Video Surveillance-as-a-Service (VSaaS): turning IP security into improved business intelligence
The business value of the internet of things (IoT) isn’t just in how data from a certain device is used: the bigger prize lies in understanding how insights and intelligence can be derived by bringing together data from multiple sources to truly answer a business problem. And as the physical security industry switches from analogue to digital systems, so its utility is moving from forensic reactive surveillance into proactive intelligence that can be a critical part of real-time decision making. Here Rodrigue Zbinden, CEO at Morphean, discusses the value that cloud-based physical security, such as Video Surveillance-as-a-Service (VSaaS), can unlock for your business.
Exploiting better picture quality pictures from video cameras
Today’s video cameras, for example, have the potential to function as much more than security devices. They deliver better picture quality than their predecessors, which enriches video data to the point that it can be used for much more than monitoring suspicious behaviour. They can be connected to powerful cloud computing platforms which enable that data to be combined with other sources and used to train machine learning algorithms to great effect.
Flexibility with Video Surveillance-as-a-Service (VSaaS)
But adoption of cloud among physical security professionals is slow. One key challenge is the way in which the prevalent business models in the sector operate. Potential customers are used to ‘as a service’ models in which they pay for usage, avoiding large capital expenses by purchasing IT infrastructure out of their operating budget when they need it. In a Video Surveillance-as-a-Service (VSaaS) world, this means offering customers the flexibility of adding or removing devices depending on their business needs, based around a single, regular licensing payment.
Business intelligence: the extra eyes in the cloud
Video cameras, or any other common physical security device are, by their very nature, ubiquitous at critical points of business infrastructure. This means that they are collecting vital data that can be turned to different purposes through analysis and combination with other sources of intelligence. And once management of the security network has been shifted to the cloud, new features can be made available depending on need and budget – it’s no longer a question of upgrading or replacing expensive on-site hardware to deliver more benefits.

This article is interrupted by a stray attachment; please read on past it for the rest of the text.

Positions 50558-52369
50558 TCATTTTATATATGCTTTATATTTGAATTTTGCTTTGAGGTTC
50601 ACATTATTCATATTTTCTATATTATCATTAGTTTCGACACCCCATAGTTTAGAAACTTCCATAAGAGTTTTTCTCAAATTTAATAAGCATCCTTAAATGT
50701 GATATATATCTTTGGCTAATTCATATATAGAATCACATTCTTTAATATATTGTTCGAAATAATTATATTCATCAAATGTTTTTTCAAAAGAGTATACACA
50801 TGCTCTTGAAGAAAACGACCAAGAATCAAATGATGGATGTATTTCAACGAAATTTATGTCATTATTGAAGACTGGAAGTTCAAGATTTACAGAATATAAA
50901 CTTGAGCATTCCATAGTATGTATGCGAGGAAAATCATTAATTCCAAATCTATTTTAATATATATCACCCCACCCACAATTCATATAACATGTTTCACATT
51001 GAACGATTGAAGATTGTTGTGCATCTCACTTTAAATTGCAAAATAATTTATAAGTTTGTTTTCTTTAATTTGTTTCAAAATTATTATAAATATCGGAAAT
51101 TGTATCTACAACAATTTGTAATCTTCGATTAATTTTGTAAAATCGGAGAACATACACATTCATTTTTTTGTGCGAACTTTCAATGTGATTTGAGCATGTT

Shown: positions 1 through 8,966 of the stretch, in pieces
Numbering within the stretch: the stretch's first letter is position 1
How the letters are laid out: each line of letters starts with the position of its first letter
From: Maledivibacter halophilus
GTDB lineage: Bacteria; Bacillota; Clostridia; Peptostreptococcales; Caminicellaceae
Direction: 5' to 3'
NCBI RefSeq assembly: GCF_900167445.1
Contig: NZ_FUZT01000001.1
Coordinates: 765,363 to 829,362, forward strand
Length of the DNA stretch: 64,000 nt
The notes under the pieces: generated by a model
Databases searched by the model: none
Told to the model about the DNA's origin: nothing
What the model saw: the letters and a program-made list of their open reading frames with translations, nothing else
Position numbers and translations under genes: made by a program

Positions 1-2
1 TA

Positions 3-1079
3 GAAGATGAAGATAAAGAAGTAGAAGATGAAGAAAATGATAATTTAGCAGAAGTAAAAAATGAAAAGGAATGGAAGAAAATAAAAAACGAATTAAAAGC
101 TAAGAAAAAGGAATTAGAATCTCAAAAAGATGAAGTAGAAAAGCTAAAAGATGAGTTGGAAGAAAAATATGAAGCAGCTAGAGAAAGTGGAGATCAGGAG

Flexibility with Video Surveillance-as-a-Service (VSaaS) brings benefits
A simple example of the potential of cloud-connected video cameras might be: analysing feeds in real-time to count the number of visitors in a retail store on a particular day. This data could then be cross-referenced with current promotional campaigns to gauge effectiveness, or used to give deep insights into customer behaviour patterns in-store, or to find out how many customers leave without making a purchase. The same platform might “learn” what in-store behaviours cause queue build-ups, and trigger earlier alerts to advise staff that more tills need to be opened.
Similarly, machine learning can be used to spot suspicious behaviour, or recognise the start of a violent altercation between visitors and staff. By combining facial recognition software with access control and HR records, cameras could be used to do away with traditional time sheets, or alert staff if an employee is in an unusual or restricted area. Building management could benefit, too, as cameras could be used to shut down climate controls or turn off lighting in empty rooms.
We’re only just scratching the surface of what AI and machine learning can do with data from security networks. As more companies experiment with the potential, more use cases for using video and physical security to deliver business intelligence will emerge.
New business models – the rise of Video Surveillance-as-a-Service (VSaaS)
Cloud-based physical security also opens up the opportunity for new business models. Rather than having to plan a single investment in security equipment that will take care of future possibilities, enterprise can shift to a pay-for-use model, enabling video surveillance as a service (VSaaS). This will reduce the need for large capital investment and improve the ability to add or remove temporary sites, for example, into a single, centralised security network.
There are other benefits to the model too. The cloud provides tamper-free security, as video data is stored off-site and protected by strong encryption from the moment it is captured on the camera. In a survey of European businesses conducted on behalf of Morphean[i], improved cybersecurity was the number one reason for moving applications to the cloud. As privacy laws continue to evolve, simple device management allows cloud applications to be quickly and easily updated to maintain compliance with the latest regulations such as GDPR.
There’s no doubt that the future of physical security will be cloud-based VSaaS. For security installers, VSaaS is an opportunity to get closer to customers and bring their expertise to wider business functions. For end users it’s a way to make use of existing devices to create new forms of ROI. The efficiencies and potential improvements for the core function of protecting staff and assets will drive businesses to adopt these solutions in the same way that cloud applications have become commonplace in other areas, such as accounting. The differentiating factor will be what is done with security data once it’s in the cloud, because the potential there is limitless.
RODRIGUE ZBINDEN – CEO, Morphean SA